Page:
Jon Mograss, president of the Massachusetts Correction Officers Federated Union, said all corrections officers, regardless of their rank, are subjected to the same stringent searches as the public. Those searches are a direct result of the 1972 murders of corrections officers James Souza and Alfred Baranowski, who were shot by an inmate trying to escape MCI-Norfolk. That inmate used a gun his wife had smuggled into the prison.
“We take searching anyone very seriously,” Mograss said.
But the lawyers and student interviewed by the Globe said officers at other Department of Correction facilities across the state never ask them to lift their shirts when they explain they are wearing an underwire bra.
“They pull out the wand and run it up and down and that’s it,” Lehman said.
In June 2012, Denise Regan, a lawyer with the Committee for Public Counsel Services, sent a letter to then Department of Correction commissioner Luis S. Spencer complaining that officers asked to see her bra when the detector went off at MCI-Norfolk.
“I refused,” she wrote. “They were polite, but insisted that I would have to show my bra to gain entry.” She left without seeing her client.
In his response, Spencer told her the officers behaved correctly, citing a recent episode where metal contraband was found under the clothing “in a female visitor’s chest area notwithstanding her explanation that an under wire brassiere was to blame.”
Ashley Leavitt, a 24-year-old law student at Boston University, said she was given no warning about a search when she went to MCI-Norfolk with a male student and a male lawyer to visit an inmate convicted of armed robbery.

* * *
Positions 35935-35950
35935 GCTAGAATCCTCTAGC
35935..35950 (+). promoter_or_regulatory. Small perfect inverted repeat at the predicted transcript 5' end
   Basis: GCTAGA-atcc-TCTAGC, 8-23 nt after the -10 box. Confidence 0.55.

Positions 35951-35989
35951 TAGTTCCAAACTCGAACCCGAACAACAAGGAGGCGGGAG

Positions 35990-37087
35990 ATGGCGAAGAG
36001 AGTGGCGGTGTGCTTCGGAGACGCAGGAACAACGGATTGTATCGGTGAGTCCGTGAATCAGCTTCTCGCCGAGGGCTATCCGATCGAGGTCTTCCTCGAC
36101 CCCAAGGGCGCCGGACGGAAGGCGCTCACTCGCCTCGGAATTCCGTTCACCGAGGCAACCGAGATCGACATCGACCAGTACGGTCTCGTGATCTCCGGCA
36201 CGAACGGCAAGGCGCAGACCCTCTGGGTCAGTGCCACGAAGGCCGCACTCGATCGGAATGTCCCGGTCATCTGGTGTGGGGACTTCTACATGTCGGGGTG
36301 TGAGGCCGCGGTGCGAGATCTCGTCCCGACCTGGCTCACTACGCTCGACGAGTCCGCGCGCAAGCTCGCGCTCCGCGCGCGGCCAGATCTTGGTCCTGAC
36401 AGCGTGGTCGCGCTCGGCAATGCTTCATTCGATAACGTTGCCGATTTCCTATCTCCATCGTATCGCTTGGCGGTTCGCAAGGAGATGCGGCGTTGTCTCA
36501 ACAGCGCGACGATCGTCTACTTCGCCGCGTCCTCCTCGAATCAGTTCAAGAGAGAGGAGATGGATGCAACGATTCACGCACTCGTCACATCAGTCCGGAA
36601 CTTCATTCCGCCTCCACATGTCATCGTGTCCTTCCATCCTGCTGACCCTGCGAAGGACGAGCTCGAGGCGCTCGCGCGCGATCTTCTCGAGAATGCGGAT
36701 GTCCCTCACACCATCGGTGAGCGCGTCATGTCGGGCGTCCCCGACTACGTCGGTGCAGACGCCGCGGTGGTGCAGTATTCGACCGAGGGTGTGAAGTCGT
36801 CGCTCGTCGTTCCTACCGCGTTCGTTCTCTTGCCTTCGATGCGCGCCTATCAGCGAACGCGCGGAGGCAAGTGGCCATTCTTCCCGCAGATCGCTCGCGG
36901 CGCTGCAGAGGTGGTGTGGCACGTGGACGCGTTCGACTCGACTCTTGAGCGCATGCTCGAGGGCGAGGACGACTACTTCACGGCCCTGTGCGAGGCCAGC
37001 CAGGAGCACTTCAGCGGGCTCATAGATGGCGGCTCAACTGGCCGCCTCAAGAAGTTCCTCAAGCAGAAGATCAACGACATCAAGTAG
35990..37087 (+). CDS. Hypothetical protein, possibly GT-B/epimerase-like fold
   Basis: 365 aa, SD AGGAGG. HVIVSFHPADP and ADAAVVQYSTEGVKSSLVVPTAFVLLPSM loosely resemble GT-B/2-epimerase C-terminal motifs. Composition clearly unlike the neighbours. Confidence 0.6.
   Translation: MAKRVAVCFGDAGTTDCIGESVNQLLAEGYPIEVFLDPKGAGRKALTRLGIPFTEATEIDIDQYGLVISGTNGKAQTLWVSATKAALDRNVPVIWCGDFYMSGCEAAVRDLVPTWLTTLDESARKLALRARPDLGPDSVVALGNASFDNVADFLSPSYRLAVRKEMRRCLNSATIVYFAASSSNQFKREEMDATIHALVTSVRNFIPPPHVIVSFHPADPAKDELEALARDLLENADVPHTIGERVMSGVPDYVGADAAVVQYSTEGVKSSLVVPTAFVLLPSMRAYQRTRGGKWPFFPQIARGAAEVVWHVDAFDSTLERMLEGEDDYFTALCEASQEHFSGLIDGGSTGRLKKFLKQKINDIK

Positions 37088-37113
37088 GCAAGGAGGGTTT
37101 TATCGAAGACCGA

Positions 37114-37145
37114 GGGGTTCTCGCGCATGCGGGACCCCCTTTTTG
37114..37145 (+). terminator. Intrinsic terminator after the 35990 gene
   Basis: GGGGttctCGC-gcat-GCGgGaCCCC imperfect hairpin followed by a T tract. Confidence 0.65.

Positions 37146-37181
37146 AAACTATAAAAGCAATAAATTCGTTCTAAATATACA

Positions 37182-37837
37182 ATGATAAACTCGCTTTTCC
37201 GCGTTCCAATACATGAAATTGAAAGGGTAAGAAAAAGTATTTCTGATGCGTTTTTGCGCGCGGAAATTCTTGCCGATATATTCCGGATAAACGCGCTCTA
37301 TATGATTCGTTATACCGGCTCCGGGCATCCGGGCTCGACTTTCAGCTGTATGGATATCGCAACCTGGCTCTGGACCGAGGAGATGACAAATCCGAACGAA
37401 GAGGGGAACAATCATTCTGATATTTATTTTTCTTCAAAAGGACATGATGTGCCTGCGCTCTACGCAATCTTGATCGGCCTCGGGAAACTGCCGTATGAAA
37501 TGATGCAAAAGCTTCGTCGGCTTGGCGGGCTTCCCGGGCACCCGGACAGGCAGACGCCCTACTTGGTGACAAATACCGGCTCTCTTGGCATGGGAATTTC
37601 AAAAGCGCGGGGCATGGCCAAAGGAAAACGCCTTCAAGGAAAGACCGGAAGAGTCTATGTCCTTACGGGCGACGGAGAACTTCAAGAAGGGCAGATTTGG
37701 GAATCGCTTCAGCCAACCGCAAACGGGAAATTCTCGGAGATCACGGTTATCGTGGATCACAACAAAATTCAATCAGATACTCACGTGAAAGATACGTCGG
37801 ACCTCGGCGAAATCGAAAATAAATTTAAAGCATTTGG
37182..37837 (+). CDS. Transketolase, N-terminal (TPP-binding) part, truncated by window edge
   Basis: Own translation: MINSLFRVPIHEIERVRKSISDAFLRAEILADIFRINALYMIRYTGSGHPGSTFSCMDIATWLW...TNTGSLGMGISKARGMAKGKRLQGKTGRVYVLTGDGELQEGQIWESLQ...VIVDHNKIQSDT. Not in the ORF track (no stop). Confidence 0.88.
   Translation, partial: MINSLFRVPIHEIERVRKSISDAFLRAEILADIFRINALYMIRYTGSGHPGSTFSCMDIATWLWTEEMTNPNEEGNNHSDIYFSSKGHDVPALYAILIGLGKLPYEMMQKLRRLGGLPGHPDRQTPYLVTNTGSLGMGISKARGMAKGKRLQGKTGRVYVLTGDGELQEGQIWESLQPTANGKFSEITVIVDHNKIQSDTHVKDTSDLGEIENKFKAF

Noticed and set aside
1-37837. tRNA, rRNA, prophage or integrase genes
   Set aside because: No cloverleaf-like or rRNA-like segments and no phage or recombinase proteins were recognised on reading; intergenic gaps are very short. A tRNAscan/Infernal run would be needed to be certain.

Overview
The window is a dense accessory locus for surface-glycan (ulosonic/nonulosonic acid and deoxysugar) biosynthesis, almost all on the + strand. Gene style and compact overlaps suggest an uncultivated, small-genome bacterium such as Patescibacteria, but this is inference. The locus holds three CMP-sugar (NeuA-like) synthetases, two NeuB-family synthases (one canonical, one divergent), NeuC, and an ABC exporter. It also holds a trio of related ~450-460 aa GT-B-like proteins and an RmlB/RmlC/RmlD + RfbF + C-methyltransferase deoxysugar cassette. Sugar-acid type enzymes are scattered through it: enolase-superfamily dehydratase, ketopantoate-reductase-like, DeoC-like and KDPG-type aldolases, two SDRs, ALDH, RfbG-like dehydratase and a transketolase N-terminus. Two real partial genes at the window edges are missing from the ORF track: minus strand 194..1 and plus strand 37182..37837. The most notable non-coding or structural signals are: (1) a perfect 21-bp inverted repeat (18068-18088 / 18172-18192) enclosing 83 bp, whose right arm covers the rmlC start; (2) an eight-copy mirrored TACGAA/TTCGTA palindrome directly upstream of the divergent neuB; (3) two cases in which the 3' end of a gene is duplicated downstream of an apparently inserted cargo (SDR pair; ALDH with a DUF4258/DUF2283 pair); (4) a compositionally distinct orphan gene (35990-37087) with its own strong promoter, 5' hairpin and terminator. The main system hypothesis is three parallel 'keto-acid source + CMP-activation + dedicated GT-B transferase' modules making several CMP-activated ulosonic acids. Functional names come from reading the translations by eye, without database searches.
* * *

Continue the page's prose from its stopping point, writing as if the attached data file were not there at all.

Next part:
When the detector went off, a female officer promptly escorted her behind a curtain in a back room and told her to lift up her shirt.
Confused, Leavitt said she lifted it up to her belly button.
“ ‘I need you to pull it up and show the underneath of your bra,’ ” Leavitt recalled her saying. Leavitt flipped her bra over and was then allowed into the prison with her male colleagues.
DeJuneas said lawyers should be given the benefit of the doubt like prosecutors.
“We’re serving a constitutional function, and we’re officers of the court,” she said. “I have no motive to smuggle in anything to my clients. Why would I jeopardize my career?”
In Rhode Island, underwire bras are banned from all prisons, except for those worn by female lawyers, the result of a compromise reached between corrections officials and the state’s law bar in 2011.
Unless the officer has a strong suspicion that anything besides an underwire bra is setting off the metal detector, a female lawyer can enter the prison after going through the detector three times and being searched with a hand-held scanner.
“These are attorneys who are coming in to do a job,” said Susan Lamkins, spokeswoman for the Rhode Island Department of Correction. “They have to come in to meet their clients. That doesn’t necessarily mean that all attorneys always follow the rules and don’t ever break laws. But if it’s clear to us . . . that it’s likely it’s an underwire bra then we’ll let them go in.”